To facilitate the live migration, some examples described herein downgrade the disk locks to multiwriter lock mode, thus permitting both the source VM and destination VM to access the disk. However, the destination VM is prevented from writing to the disks during the multiwriter lock mode.

This summary introduces a selection of concepts that are described in more detail below. This summary is not intended to identify essential features, nor to limit in any way the scope of the claimed subject matter.

BRIEF DESCRIPTION OF THE DRAWINGS

FIG. 1 is a block diagram of an exemplary host computing device.

FIG. 2 is a block diagram of virtual machines that are instantiated on a computing device, such as the host computing device shown in FIG. 1.

FIG. 3 is an exemplary sequence of migration as performed by a source VM and a destination VM as known in the art.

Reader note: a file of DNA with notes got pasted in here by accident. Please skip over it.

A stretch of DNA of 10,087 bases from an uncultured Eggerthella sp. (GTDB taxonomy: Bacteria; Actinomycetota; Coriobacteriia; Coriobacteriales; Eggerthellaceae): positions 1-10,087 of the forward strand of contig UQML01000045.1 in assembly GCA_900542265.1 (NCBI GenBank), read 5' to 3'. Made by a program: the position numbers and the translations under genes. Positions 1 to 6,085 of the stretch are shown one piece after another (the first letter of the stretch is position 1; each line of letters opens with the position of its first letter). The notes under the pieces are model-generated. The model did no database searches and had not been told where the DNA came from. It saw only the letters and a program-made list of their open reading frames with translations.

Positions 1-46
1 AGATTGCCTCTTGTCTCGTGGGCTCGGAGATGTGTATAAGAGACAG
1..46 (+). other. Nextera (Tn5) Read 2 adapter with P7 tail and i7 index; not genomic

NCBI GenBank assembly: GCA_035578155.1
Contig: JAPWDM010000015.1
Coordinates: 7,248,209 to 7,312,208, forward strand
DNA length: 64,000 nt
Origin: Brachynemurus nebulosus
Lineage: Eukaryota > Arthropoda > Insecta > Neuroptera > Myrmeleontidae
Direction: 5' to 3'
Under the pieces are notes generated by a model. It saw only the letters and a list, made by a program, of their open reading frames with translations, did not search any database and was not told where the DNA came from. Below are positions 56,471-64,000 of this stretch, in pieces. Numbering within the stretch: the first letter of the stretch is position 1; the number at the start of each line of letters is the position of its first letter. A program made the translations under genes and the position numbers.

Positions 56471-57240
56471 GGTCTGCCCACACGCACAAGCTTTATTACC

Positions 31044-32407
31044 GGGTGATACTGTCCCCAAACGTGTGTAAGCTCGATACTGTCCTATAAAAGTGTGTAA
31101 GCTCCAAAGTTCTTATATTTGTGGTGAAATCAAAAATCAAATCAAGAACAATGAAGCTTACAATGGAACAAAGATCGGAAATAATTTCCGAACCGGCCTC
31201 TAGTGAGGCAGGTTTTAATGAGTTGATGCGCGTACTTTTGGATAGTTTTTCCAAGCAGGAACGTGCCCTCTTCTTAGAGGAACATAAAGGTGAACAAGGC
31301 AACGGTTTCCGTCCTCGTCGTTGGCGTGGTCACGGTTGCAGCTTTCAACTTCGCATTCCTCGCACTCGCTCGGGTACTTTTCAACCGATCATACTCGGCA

FIG. 4 is an exemplary sequence of live migration as performed by a source VM and a destination VM with the disks being opened in multiwriter mode.

FIG. 5 is a block diagram of a system for performing live migration of a source VM to a destination VM involving shared disks.

FIGS. 6A and 6B are flowcharts of an exemplary method of live migration of a source VM to a destination VM as performed by a hypervisor.

FIG. 7 is a flowchart of an exemplary method of live migration of a source VM to a destination VM from the perspective of the source VM.

FIG. 8 is a flowchart of an exemplary method of live migration of a source VM to a destination VM from the perspective of the destination VM.

FIG. 9A is a block diagram of an exemplary disk lock structure for a network file system (NFS) or virtual machine file system (VMFS) volume.

FIG. 9B is a block diagram of an exemplary disk lock structure for a virtual volume (VVOL).

Corresponding reference characters indicate corresponding parts throughout the drawings.

DETAILED DESCRIPTION